|Helen Monologue by Euripides|
- HELEN: To what ills
- Have I been subject, O my dear companions!
- Did not my mother, as a prodigy
- Which wondering mortals gaze at, bring me forth?
- For neither Grecian nor barbaric dame
- Till then produced an egg, in which her children
- Enveloped lay, as they report, from Jove
- Leda engendered. My whole life and all
- That hath befallen me, but conspires to form
- One series of miraculous events;
- To Juno some, and to my beauty some
- Are owing. Would to Heaven, that, like a tablet
- Whose picture is effaced, I could exchange
- This form for one less comely, since the Greeks
- Forgetting those abundant gifts showered down
- By prosperous Fortune which I now possess,
- Think but of what redounds not to my honour,
- And still remember my ideal shame.
- Whoever therefore, with one single species
- Of misery is afflicted by the gods,
- Although the weight of Heaven's chastising hand
- Be grievous, may with fortitude endure
- Such visitation: but by many woes
- Am I oppressed, and first of all exposed
- To slanderous tongues, although I ne'er have erred.
- It were a lesser evil e'en to sin
- Than be suspected falsely. Then the gods,
- 'Midst men of barbarous manners, placed me far
- From my loved country: torn from every friend,
- I languish here, to servitude consigned
- Although of free born race: for 'midst barbarians
- Are all enslaved but one, their haughty lord.
- My fortunes had this single anchor left,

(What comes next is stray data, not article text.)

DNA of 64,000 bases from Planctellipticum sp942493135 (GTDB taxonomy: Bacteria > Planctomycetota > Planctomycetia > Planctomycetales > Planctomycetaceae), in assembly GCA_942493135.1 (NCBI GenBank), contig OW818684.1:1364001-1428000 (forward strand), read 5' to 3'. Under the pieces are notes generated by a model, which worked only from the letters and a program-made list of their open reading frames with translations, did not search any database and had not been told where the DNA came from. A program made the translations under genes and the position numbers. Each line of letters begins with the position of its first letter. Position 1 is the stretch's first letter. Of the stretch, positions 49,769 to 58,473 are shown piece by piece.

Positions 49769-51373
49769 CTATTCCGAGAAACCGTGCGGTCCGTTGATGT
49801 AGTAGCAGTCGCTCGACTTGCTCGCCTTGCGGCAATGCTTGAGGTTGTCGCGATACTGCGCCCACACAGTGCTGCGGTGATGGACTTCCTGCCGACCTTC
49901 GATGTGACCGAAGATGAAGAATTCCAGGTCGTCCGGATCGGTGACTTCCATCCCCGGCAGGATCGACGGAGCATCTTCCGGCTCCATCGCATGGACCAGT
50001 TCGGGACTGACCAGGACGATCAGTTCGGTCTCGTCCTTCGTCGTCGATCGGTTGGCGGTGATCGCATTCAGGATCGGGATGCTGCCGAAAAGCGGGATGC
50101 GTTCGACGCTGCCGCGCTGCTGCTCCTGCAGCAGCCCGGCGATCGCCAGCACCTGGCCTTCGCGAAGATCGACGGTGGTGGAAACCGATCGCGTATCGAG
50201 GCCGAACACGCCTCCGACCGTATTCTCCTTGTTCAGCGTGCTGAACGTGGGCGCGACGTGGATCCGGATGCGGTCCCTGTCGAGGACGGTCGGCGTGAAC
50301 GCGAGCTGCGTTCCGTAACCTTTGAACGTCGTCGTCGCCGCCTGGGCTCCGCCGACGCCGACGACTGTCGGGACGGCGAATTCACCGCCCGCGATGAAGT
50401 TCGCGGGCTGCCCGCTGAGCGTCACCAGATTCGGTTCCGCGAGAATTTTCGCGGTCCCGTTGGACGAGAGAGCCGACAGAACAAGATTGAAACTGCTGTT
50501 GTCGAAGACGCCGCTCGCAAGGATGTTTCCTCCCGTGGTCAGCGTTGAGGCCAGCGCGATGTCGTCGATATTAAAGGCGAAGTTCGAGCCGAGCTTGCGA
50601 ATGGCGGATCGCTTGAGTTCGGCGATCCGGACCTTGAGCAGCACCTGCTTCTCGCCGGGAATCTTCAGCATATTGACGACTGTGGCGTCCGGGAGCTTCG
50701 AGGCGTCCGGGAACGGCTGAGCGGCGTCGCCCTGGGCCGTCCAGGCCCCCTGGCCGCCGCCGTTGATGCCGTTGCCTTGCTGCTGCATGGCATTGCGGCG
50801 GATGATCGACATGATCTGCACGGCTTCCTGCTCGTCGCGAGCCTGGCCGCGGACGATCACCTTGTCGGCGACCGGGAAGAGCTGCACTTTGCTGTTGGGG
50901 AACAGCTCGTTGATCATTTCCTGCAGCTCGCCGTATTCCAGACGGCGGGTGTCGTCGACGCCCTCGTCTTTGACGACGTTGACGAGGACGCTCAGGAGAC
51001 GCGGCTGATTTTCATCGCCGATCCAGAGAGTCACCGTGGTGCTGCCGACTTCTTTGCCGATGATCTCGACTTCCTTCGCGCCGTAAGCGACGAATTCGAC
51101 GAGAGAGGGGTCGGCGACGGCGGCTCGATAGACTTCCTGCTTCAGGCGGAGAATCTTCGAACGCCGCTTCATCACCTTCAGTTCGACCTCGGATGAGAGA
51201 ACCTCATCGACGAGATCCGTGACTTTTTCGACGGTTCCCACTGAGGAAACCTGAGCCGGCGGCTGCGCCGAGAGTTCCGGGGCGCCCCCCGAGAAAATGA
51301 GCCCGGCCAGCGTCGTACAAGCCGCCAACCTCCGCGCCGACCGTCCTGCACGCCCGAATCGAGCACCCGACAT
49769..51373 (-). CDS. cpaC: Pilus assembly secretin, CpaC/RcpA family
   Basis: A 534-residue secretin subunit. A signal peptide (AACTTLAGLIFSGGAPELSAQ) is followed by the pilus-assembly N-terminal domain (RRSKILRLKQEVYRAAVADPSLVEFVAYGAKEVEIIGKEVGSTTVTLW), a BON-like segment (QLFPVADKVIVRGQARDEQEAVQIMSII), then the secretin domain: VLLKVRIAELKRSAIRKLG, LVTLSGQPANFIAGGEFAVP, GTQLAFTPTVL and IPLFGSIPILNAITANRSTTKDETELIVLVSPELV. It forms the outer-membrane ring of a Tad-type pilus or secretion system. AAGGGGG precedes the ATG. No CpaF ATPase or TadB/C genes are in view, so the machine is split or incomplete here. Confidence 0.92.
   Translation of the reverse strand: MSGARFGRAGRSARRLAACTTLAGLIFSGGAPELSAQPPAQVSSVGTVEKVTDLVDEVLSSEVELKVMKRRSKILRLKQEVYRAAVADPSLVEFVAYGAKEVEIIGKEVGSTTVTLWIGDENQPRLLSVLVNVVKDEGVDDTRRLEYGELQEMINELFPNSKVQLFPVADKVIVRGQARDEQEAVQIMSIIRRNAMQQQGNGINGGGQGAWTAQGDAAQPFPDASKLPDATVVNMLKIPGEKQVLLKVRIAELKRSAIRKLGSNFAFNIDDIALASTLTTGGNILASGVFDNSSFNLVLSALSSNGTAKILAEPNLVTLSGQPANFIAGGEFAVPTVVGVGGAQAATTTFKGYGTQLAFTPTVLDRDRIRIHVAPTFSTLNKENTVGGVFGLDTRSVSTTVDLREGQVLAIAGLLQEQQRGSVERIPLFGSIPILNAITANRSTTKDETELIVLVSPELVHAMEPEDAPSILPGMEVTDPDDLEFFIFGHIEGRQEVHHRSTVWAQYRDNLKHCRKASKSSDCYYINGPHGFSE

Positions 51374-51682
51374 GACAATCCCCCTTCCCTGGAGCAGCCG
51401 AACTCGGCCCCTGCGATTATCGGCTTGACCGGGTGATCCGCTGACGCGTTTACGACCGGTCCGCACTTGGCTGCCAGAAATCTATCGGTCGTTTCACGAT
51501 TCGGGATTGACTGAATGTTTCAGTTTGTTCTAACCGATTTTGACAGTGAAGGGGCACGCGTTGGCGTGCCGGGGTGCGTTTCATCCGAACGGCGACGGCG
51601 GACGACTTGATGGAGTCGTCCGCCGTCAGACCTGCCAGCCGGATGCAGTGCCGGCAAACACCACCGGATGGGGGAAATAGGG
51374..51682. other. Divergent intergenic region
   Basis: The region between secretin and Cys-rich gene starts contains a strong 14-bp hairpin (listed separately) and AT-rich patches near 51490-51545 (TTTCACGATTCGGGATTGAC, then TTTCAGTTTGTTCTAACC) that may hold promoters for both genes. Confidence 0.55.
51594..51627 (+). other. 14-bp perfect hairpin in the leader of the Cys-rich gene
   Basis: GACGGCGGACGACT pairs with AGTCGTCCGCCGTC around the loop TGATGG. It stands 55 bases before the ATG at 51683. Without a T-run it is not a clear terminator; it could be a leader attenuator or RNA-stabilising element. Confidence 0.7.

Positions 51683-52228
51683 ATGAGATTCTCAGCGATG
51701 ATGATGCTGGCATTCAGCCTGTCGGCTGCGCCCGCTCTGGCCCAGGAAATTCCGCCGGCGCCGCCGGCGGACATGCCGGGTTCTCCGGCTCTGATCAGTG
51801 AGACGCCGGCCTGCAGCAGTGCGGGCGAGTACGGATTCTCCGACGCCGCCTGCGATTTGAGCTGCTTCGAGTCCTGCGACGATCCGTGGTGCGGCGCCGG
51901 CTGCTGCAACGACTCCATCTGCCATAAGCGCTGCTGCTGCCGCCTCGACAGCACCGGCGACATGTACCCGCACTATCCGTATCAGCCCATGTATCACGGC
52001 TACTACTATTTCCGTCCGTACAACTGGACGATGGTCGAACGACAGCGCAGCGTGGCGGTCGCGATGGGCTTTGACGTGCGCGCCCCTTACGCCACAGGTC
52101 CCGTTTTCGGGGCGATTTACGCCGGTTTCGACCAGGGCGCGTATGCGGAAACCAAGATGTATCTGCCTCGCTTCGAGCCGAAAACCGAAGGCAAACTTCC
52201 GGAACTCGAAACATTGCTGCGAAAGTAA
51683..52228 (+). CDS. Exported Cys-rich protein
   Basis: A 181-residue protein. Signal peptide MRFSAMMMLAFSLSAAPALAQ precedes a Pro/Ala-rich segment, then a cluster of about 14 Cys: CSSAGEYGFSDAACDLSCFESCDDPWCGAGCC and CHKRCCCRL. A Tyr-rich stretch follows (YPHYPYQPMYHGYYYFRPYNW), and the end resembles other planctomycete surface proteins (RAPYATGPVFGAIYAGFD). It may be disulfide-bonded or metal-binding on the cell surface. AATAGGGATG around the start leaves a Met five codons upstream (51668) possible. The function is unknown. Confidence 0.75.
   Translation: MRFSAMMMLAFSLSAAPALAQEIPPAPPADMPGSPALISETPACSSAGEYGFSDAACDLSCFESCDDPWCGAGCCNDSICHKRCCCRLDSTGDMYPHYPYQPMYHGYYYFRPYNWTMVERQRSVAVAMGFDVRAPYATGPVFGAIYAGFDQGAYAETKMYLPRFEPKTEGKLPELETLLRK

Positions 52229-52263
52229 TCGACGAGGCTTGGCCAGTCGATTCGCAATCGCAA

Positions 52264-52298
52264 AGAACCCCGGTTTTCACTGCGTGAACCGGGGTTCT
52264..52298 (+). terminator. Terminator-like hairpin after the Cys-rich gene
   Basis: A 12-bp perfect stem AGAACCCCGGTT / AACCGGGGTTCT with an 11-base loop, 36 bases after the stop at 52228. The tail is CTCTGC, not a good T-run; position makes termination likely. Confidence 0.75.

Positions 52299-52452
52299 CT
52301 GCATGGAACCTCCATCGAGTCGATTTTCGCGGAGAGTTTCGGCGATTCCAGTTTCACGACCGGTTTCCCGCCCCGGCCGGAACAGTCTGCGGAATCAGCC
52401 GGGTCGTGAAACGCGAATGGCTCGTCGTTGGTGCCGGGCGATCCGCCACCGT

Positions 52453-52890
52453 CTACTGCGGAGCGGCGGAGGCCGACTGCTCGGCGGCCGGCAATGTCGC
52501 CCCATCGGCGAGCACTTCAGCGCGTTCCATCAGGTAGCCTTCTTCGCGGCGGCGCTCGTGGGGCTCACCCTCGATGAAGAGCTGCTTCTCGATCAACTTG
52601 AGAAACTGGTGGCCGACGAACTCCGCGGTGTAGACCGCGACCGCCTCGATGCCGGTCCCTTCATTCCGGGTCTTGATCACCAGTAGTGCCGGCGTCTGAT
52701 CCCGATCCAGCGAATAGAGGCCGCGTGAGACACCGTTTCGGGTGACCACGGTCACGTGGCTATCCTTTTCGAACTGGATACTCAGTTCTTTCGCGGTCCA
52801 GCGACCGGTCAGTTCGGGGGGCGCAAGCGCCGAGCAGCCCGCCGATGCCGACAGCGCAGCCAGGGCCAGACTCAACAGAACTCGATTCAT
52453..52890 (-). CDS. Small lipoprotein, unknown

- Perchance my husband might at length arrive
- To snatch me from my woes; but he, alas!
- Is now no more, my mother too is dead,
- And I am deemed her murd'ress, though unjustly,
- Yet am I branded with this foul reproach;
- And she who was the glory of our house,
- My daughter in the virgin state grown grey,
- Still droops unwedded: my illustrious brothers,
- Castor and Pollux, called the sons of Jove,
- Are now no more. But I impute my death,
- Crushed as I am by all these various woes,
- Not to my own misdeeds, but to the power
- Of adverse fortune only: this one danger
- There yet remains, if at my native land
- I should again arrive, they will confine me
- In a close dungeon, thinking me that Helen
- Who dwelt in Ilion, till she thence was borne
- By Menelaus. Were my husband living,
- We might have known each other, by producing
- Those tokens to which none beside are privy:
- But this will never be, nor can he e'er
- Return in safety. To what purpose then
- Do I still lengthen out this wretched being?
- To what new fortunes am I still reserved?
- Shall I select a husband, but to vary
- My present ills, to dwell beneath the roof
- Of a barbarian, at luxurious boards
- With wealth abounding, seated? for the dame
- Whom wedlock couples with the man she hates
- Death is the best expedient. But with glory
- How shall I die? the fatal noose appears
- To be so base, that e'en in slaves 'tis held
- Unseemly thus to perish; in the poniard
- There's somewhat great and generous. But to me
- Delays are useless: welcome instant death:
- Into such depth of misery am I plunged.
- For beauty renders other women blest,
- But hath to me the source of ruin proved.
Credits: Reprinted from The Plays of Euripides in English, vol. i. Trans. Shelley Dean Milman. London: J.M. Dent & Sons, 1920.